How Hartlepool schools did in new GCSE key stage 4 performance results
Hartlepool does not have a single school classed as performing better than the national average for progress at GCSE.
The Department for Education has released new figures ranking provisional GCSE results for every school in the town.
The department uses two standards to measure progress.
Attainment 8 scores schools on how well pupils have done, based on results in up to eight qualifications, including English; maths; three English Baccalaureate qualifications including sciences, computer science, history, geography and languages, and three other additional approved qualifications.
Progress 8 compares their progress at the end of key stage two, aged 11, and the end of key stage four, aged 16, to other pupils with similar results at the end of primary school.
Education chiefs says comparing the two gives a fairer idea of how successful a school is in helping its pupils to develop.
Hartlepool’s average attainment 8 score was 42.9, compared to 46.6 for all state-funded schools in England. The city’s average progress 8 score was -0.34, compared to a national average of -0.03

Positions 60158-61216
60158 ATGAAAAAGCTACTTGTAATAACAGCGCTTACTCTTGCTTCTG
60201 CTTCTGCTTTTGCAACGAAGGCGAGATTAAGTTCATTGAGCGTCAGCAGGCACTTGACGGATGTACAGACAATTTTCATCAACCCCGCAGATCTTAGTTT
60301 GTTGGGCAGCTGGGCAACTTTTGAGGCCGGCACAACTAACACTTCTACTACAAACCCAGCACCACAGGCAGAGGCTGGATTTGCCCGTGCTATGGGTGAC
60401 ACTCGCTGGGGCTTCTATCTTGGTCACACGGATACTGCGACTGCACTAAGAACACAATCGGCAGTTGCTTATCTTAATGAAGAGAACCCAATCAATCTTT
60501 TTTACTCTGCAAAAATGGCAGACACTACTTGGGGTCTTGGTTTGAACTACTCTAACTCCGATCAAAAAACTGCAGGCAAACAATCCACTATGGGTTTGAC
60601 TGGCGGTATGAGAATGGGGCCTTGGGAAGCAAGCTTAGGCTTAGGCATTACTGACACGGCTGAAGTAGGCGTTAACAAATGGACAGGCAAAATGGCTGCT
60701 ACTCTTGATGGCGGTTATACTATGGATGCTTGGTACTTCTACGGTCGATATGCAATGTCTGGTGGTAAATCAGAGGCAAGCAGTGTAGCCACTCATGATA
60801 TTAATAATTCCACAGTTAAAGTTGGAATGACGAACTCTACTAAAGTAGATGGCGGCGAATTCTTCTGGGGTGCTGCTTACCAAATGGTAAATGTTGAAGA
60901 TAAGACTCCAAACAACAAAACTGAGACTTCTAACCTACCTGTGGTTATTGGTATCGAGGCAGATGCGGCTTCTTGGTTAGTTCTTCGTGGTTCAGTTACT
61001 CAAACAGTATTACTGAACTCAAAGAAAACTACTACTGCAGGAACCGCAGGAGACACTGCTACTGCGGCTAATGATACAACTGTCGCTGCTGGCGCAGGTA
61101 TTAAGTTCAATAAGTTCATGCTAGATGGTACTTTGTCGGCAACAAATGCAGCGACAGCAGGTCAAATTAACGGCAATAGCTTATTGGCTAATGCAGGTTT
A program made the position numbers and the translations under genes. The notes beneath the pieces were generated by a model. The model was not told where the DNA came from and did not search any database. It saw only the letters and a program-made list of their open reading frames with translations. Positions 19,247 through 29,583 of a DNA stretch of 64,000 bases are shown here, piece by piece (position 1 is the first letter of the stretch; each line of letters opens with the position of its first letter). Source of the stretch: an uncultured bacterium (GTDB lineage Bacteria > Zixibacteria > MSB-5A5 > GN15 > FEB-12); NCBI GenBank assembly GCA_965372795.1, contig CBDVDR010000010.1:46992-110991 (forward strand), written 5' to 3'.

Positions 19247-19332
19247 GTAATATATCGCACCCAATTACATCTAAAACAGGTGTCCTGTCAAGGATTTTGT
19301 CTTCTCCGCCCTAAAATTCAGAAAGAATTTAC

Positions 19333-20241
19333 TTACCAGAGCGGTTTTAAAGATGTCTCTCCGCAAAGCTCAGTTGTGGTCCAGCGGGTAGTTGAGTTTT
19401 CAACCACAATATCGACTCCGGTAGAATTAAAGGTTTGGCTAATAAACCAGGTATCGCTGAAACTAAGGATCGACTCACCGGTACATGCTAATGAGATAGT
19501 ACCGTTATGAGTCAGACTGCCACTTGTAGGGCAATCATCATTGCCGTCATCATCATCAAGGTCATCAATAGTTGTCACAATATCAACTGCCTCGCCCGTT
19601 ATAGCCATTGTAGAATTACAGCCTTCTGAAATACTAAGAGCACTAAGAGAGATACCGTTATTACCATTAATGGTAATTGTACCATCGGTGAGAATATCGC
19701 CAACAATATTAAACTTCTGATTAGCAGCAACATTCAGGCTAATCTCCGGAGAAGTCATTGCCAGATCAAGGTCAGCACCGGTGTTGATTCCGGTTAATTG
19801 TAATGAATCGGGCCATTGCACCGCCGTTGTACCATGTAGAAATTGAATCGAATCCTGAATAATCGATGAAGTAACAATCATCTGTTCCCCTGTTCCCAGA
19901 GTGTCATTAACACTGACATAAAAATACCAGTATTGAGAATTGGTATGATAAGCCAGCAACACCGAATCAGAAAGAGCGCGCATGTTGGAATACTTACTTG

The DFE ranks performance in each standard in five ways – well above average, above average, average, below average and well below average.
In Hartlepool, only Dyke House Sports and Technology College and The English Martyrs School and Sixth Form College were ranked as ‘average’.
Manor Community Academy was ranked as ‘below average’, while High Tunstall College of Science, St Hild's Church of England Voluntary Aided School and Catcote Academy were classed as ‘well below average.’
A Hartlepool Borough Council spokesperson said: “We are aware that our secondary schools’ overall performance at the end of key stage 4 in 2019 was below the national average, although it is worth noting that in the 2019 GCSE results those same students performed particularly well in maths and English, with improvements in pass rates in both those core subjects.
“Nevertheless, although Hartlepool secondary schools are making sustained improvement, as these latest performance tables show – and as we fully acknowledge – the position still isn’t good enough and we will continue to work tirelessly with our secondary schools to improve outcomes for our young people.”